2014-11-26, 12:50 PM
A card rather than a dice, but made for an interesting story nonetheless.

At one point in a WoD campaign my character (the only unawakened human left in the party, and not very popular either, since I was an unexperienced player back then) got brainwashed by a jerk wizard in our party - he got his memories modified, given a new personality and ordered to enter an Nephandi sect as a sleeping agent.

So, my character thinks himself a wealthy guy who lost his direction in life and one night wanders into the night club that is the base of the sect. There is a cultist fortune-teller there, using her entropy powers to scout for potential recruits.

I walk up to her and ask her for advice about my current situation - I'm drifting aimlessly. She spreads cards in front of me, asking me to pick one (my GM is an actual fortune teller, so she had some tarot cards handy)

I take one card. It turns out to be...

Death - the card of transformation.

2014-11-26, 04:26 PM
It wasn't the player rolling in this case, but it was still the luckiest series of rolls I have ever seen. Our level 6 social rogue is attempting to infiltrate us into an evil sanctuary. The two guards are undead Duskblades in the level 8 range. The social rogue biffs the bluff check to convince them that she belongs, and they take readied actions and unload power attacking greatsword swings into her.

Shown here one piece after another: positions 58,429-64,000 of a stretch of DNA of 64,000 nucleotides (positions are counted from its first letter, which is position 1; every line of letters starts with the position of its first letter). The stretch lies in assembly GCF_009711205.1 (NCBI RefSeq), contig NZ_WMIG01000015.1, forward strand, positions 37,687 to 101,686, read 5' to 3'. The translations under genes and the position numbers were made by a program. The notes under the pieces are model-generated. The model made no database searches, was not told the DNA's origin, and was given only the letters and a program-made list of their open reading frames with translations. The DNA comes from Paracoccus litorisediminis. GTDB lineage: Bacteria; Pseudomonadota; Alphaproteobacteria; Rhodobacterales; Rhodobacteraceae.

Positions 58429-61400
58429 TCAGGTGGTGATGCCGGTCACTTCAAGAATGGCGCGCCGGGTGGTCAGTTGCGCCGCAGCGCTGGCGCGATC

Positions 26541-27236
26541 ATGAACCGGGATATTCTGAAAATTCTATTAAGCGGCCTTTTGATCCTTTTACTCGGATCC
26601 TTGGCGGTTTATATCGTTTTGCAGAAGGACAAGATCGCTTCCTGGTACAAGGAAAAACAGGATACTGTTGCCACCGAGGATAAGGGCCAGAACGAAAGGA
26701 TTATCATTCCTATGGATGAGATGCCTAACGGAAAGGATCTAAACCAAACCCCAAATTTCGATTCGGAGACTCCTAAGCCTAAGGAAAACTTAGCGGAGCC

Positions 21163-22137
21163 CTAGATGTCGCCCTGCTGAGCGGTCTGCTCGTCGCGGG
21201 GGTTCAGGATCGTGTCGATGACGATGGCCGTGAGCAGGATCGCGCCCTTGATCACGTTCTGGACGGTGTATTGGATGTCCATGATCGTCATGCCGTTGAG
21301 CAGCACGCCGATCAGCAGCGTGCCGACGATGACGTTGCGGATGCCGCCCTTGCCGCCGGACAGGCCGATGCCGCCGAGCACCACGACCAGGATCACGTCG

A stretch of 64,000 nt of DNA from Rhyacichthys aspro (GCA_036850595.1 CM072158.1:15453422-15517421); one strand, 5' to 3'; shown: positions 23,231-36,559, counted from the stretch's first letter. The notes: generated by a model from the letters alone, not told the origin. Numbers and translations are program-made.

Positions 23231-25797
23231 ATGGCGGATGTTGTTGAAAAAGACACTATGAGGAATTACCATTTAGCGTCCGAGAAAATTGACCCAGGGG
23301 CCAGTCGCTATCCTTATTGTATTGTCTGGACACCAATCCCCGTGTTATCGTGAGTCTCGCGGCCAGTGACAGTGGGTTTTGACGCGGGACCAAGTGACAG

Two things before I go on.
1) As a social rogue, this character had about 40hp and about a 16 ac. These guys hit on a two or a seven for the iterative while not power attacking.
2) Our DM rolls on the table where everyone can see

They drop her to 1 hp on the opening swings. My tanky character steps into to try and start absorbing shots, but their programming is such that they essentially fixate on targets. The DM allows me to roll aids to her AC, but the guards won't swap targets. The player is busily making peace with her impending death, when the two guards whiff out on their four attacks. I deal a bit of damage, the party cleric puts a heal into her for a few hit points, and she tries to get out of the line of fire. The guards pursue and swing again, this time while charging. Nat 1 and nat 2. I do a bit more damage, cleric heals her again, rogue continues to try and evade. The guards keep closing and swinging. They miss again.